- Surgical biopsy. This test allows us to collect a small sample of the tumor. It is done in the operating room under general anesthesia. After the surgery, a large panel of laboratory and genetic tests are done on the tumor sample to determine how aggressive it is. These tests include, but are not limited to, International Neuroblastoma Criteria grade, MYCN amplification status, DNA index, whole genome SNP array, ALK mutation and amplification status, and 1p and 11p deletion status. We do not expect you to know what these tests mean, but your doctors use this information to determine the best treatment for your child.
How is newly diagnosed neuroblastoma treated?
We start by determining whether the disease risk is low, intermediate or high.
- Low-risk disease. If your child is under a year of age at diagnosis, or has small, easily removed tumors, the child may only need a simple surgical procedure or careful follow-up.
- Intermediate-risk disease. If your child has a larger tumor that has not spread, or is a baby with disease that has spread (but does not have the MYCN abnormality mentioned above), we will probably treat the child with surgery and four to eight months of chemotherapy. Often, patients with intermediate-risk disease do not need radiation treatments.
- High-risk disease. About half of neuroblastoma patients have high-risk disease, either because the tumor has spread to other parts of the body or because test results show high-risk features, such as MYCN amplification. If your child has high-risk neuroblastoma, treatment includes five months of chemotherapy, surgery, radiation therapy, high dose chemotherapy followed by his or her own stem cell rescue, and immunotherapy combined with biological therapy. These very intense treatments have improved the cure rate of this complex disease and Children's Hospital has led the efforts to develop these modern treatment approaches.
Newly diagnosed patients are generally treated according to Children's Oncology Group protocols, many of which were developed by CHOP doctors. However, every child will receive individualized treatment planning and other treatments may be recommended. Drs. John Maris, Yael Mosse and Edward Attiyeh provide comprehensive oversight for all newly diagnosed neuroblastoma patients. Dr. Stephan Grupp regularly focuses on children with advanced disease, and oversees all transplant and stem cell collection aspects of high-risk neuroblastoma patient care.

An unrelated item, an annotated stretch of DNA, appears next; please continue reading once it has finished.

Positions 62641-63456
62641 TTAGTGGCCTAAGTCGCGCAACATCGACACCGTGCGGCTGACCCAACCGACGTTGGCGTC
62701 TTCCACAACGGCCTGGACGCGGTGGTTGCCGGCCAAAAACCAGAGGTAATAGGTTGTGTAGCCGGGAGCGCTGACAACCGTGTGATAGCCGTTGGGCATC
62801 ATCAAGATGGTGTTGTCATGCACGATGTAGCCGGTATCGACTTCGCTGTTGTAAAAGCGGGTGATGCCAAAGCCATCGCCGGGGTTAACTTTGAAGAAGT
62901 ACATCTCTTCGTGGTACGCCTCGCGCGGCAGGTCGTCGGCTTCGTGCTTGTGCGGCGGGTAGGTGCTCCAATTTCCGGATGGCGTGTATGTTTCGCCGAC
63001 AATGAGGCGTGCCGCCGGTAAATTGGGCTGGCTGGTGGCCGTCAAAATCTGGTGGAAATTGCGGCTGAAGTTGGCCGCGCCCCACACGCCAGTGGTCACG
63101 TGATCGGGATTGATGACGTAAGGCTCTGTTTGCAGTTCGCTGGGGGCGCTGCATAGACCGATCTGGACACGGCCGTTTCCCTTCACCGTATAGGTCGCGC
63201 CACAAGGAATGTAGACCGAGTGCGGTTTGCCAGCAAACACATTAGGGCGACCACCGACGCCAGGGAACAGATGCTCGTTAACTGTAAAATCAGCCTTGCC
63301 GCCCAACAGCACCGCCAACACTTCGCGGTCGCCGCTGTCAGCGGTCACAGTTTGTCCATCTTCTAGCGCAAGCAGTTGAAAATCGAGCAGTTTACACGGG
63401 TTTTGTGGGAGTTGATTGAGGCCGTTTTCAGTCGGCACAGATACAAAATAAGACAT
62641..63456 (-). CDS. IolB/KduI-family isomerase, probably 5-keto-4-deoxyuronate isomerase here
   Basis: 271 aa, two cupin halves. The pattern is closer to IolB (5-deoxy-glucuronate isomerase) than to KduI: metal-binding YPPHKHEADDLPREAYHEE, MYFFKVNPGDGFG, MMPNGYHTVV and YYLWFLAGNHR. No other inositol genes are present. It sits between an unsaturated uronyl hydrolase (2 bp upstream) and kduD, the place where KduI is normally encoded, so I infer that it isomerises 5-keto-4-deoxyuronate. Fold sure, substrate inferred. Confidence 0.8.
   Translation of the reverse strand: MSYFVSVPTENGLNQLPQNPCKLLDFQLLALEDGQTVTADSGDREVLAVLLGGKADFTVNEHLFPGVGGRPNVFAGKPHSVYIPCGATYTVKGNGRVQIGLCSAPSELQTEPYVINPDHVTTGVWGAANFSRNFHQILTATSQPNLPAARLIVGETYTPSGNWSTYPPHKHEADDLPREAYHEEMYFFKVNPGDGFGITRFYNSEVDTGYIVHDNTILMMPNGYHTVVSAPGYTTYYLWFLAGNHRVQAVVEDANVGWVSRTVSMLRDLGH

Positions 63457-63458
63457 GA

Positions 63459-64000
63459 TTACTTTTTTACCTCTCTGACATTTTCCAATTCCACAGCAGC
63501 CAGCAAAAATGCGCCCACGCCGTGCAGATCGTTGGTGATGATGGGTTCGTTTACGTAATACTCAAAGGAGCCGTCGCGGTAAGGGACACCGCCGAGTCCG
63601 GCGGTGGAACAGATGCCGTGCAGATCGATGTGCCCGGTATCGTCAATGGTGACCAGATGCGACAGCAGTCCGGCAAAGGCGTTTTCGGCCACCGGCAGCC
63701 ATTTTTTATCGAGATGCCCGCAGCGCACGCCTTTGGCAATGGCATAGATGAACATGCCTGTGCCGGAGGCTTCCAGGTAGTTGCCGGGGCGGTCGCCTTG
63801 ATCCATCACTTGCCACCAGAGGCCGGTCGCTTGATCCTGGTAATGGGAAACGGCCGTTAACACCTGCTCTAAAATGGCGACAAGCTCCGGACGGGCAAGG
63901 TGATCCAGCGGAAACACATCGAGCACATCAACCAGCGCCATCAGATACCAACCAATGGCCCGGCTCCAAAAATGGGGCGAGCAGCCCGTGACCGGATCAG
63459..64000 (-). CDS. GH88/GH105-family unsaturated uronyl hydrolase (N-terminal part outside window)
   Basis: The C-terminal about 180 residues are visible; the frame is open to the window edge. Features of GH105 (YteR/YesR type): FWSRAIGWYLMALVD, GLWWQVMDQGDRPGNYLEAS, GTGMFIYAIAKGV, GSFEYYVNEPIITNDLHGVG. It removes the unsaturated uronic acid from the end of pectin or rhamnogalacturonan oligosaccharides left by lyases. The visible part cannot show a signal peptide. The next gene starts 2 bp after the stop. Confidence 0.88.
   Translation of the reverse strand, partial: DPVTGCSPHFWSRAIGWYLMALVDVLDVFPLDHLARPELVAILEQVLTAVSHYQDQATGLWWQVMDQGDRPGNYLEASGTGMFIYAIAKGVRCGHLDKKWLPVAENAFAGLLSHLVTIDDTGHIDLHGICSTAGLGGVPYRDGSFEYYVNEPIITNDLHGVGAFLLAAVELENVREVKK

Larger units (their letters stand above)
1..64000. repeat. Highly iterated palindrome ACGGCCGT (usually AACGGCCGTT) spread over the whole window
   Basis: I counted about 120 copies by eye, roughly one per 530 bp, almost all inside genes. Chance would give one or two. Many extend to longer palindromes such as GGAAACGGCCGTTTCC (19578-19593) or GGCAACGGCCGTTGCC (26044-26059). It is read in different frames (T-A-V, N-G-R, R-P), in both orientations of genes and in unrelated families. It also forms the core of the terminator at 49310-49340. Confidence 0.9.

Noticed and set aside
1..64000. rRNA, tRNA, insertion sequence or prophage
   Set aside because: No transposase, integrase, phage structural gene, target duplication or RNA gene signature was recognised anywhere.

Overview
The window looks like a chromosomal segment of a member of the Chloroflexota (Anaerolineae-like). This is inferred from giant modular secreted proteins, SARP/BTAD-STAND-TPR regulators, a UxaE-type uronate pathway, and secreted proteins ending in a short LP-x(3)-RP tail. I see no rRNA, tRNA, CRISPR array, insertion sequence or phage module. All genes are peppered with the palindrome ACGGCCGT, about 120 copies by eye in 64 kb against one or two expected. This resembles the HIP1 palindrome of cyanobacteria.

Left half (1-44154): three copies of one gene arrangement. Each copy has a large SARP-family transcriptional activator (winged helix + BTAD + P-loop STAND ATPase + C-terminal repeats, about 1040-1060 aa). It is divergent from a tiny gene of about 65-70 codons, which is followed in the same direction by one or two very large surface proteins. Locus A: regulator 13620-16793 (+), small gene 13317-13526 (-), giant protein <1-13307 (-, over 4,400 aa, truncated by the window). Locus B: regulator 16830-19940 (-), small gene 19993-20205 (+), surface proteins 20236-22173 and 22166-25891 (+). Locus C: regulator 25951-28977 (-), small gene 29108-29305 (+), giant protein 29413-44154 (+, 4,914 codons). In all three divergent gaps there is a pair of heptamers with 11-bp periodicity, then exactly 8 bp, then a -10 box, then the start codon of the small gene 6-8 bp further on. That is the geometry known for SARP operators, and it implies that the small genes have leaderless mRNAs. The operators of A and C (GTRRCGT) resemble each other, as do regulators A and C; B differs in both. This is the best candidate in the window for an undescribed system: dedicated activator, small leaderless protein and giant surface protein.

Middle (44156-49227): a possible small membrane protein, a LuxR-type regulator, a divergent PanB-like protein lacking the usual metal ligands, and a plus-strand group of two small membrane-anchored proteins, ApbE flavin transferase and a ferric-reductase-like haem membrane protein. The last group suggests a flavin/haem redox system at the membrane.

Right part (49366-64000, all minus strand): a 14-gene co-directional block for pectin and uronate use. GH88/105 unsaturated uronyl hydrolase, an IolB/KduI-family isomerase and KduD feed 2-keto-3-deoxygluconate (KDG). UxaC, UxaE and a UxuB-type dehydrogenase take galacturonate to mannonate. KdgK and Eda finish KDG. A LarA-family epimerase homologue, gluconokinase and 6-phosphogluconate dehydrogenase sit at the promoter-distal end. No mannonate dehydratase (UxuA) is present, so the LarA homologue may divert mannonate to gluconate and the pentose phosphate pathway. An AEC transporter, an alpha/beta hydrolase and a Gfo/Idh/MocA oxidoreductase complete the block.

Surgery for Children with Neuroblastoma
The majority of patients with neuroblastoma will eventually require surgery. These operations tend to be quite difficult because of the nature of these tumors, which often wrap themselves around delicate structures in the body. At CHOP, surgical oncologists aim to remove as much of the tumor as possible, while preserving all normal organ functioning.
How is relapsed or refractory neuroblastoma treated?
Unfortunately, high-risk neuroblastoma still has a very high rate of non-responsiveness, or recurring/relapsing during or after treatment. Learn more about the innovative ways we treat kids whose disease is relapsed or refractory, through the Refractory Neuroblastoma Program at The Children's Hospital of Philadelphia.
Neuroblastoma late effects and survivorship
Some children treated for cancer develop complications years later. Our Cancer Survivorship Program provides information about the potential long-term effects of the specific neuroblastoma treatment your child received, including ways of monitoring and treating these effects.
Neuroblastoma research news
View the latest news in neuroblastoma research.
Read the Philadelphia Inquirer e-reprint article about Dr. Maris and Dr. Mosse's neuroblastoma translational research.
Reviewed by: John M. Maris, MD, The Children's Hospital of Philadelphia
Date: November 2009